Government Health Insurance Markets Holding Up--Barely

U.S. News

FILE - In this Tuesday, Oct. 1, 2013, file photo, Alan Leafman, center, president of Health Insurance Express, Inc., helps Raquel Bernal, right, and her husband John Bernal, both of Apache Junction, Ariz., navigate the nation's health care insurance system online at the Health Insurance Express store in Mesa, Ariz. Enough insurers are planning to sell coverage through the Affordable Care Act in 2018 to keep the market place working, if only barely, in most parts of the country. However competition in many markets has dwindled to one insurer, or none in some cases, and another round of steep price hikes is expected to squeeze consumers who don't receive big income-based tax credits to help pay their bill.


The Insurance Industry Is Dead... Long Live the Insurance Industry

Forbes Technology

The health insurance industry as we know it is dead. No matter how much the behemoths of the sector defend their current positions and attempt to catch up with the disruptors, their hegemony is over. Whether it's updating ancient or legacy systems, inherited technology from acquisitions or bolting IoT products on to insurance policies such as Fitbit or black boxes monitoring data in vehicles, the end is nigh for these companies. Crowdfunding, going'mutual', easy-profit philanthropy, PR budgets that make the mind boggle, none of it is working. The so-called InsurTech industry in many ways resembles the FinTech revolution.


The Insurance Industry Is Dead... Long Live the Insurance Industry

Forbes Technology

The health insurance industry as we know it is dead. No matter how much the behemoths of the sector defend their current positions and attempt to catch up with the disruptors, their hegemony is over. Whether it's updating ancient or legacy systems, inherited technology from acquisitions or bolting IoT products on to insurance policies such as Fitbit or black boxes monitoring data in vehicles, the end is nigh for these companies. Crowdfunding, going'mutual', easy-profit philanthropy, PR budgets that make the mind boggle, none of it is working. The so-called InsurTech industry in many ways resembles the FinTech revolution.


From Anthem to Aetna, major health insurers are leaving ObamaCare marketplace

FOX News

Anthem, one of the largest health insurers in the U.S., announced Monday that it will not offer plans through the Affordable Care Act's insurance marketplace in Nevada next year. The insurer also is expected to drastically scale back the plans it offers in Georgia, leaving only some insured in rural counties that otherwise would be left without coverage. With the removal of Anthem, there are 14 counties in Nevada that will not have health insurance for individuals, according to Fox Business. "Planning and pricing for ACA-compliant health plans has become increasingly difficult due to a shrinking and deteriorating individual market, as well as continual changes and uncertainty in federal operations, rules and guidance, including cost sharing reduction subsidies and the restoration of taxes on fully insured coverage," Anthem said in a statement Monday. Analysts said four months ago that the insurance company was expected to exit a "high percentage" of its plans in the 144 regions where it participated.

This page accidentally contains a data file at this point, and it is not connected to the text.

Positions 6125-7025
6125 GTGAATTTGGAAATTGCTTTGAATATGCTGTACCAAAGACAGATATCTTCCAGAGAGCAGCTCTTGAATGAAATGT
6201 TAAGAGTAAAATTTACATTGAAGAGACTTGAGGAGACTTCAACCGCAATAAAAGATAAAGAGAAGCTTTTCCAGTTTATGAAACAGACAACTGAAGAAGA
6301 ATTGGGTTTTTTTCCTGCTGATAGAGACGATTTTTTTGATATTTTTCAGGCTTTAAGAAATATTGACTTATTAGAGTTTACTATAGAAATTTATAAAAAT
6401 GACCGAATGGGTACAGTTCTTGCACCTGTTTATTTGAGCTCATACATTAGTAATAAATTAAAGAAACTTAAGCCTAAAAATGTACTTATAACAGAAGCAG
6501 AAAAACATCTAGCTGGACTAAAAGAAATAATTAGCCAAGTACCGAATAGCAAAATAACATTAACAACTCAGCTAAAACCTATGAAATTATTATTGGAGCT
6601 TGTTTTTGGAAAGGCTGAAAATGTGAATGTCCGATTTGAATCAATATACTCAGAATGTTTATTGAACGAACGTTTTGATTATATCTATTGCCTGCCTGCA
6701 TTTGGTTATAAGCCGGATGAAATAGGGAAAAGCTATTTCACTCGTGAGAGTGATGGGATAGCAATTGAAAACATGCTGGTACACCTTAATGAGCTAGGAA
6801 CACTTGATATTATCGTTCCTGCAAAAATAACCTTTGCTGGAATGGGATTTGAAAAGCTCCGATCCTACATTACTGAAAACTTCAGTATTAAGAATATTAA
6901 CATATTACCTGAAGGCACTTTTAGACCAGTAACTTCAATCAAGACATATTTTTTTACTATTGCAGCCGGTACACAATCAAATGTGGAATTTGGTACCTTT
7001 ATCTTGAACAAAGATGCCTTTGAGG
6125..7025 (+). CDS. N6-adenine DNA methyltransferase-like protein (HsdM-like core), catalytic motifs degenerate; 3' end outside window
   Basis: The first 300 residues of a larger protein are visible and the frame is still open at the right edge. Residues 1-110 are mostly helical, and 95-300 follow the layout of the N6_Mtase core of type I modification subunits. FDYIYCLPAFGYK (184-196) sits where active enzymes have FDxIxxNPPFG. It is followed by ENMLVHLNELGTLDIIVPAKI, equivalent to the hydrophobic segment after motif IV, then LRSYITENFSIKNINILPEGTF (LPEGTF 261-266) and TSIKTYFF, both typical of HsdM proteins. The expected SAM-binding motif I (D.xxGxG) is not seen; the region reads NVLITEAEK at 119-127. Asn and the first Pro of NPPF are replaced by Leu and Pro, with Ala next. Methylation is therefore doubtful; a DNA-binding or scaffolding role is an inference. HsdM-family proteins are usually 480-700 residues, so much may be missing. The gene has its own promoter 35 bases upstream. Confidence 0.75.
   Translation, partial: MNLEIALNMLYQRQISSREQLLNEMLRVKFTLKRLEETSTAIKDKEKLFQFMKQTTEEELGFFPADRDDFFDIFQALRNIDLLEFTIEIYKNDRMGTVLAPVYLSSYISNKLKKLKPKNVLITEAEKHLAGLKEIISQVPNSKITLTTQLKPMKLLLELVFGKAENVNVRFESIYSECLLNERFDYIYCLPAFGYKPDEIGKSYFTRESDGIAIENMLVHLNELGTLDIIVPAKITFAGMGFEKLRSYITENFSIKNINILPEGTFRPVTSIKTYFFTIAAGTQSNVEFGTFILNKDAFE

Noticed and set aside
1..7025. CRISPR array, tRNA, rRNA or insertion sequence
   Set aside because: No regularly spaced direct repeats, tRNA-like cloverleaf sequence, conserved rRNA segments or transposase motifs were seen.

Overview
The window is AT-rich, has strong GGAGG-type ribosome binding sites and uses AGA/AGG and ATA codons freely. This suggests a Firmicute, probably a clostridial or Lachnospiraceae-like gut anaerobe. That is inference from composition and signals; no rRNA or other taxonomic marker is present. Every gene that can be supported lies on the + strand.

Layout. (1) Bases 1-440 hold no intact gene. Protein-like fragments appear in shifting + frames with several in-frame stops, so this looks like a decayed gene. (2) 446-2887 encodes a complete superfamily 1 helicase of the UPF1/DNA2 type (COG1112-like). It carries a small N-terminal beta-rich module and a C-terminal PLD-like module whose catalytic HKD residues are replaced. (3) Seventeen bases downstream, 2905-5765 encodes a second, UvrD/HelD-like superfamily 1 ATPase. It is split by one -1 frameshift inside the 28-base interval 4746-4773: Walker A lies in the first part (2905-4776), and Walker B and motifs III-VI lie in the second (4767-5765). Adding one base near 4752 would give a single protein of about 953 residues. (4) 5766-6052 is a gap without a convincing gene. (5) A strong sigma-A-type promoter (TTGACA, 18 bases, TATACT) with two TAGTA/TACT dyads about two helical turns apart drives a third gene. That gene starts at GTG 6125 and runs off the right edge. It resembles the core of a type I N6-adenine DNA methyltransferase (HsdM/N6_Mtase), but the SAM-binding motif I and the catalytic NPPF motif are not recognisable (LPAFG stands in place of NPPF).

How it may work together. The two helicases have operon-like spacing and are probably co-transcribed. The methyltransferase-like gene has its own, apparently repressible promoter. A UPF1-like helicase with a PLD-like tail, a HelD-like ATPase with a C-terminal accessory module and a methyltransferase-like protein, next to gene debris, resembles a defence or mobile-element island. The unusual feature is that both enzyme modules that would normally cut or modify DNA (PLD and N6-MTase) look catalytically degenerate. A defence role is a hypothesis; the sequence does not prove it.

ObamaCare premiums would rise if Trump ends insurer subsidies, CBO says

FOX News

ObamaCare premiums would rise 20 percent and the federal deficit would increase by $6 billion next year if President Trump follows through on threats to end subsidies for insurers, the Congressional Budget Office said in a report released Tuesday. A White House spokesman dismissed the projections as "flawed" and said "no final decisions have been made" on ending what are known as cost-sharing subsidies. The president has threatened to end the "bailouts" for insurance companies if Congress doesn't pass health care legislation repealing former President Barack Obama's 2010 law. Insurers receive federal payments under ObamaCare to cover costs related to the law's requirement to offer plans with reduced deductibles and copayments to some people who purchase health insurance. The CBO said premiums for plans offered through the ObamaCare market places would be 20 percent higher in 2018 and 25 percent higher in 2020 if the payments are scrapped.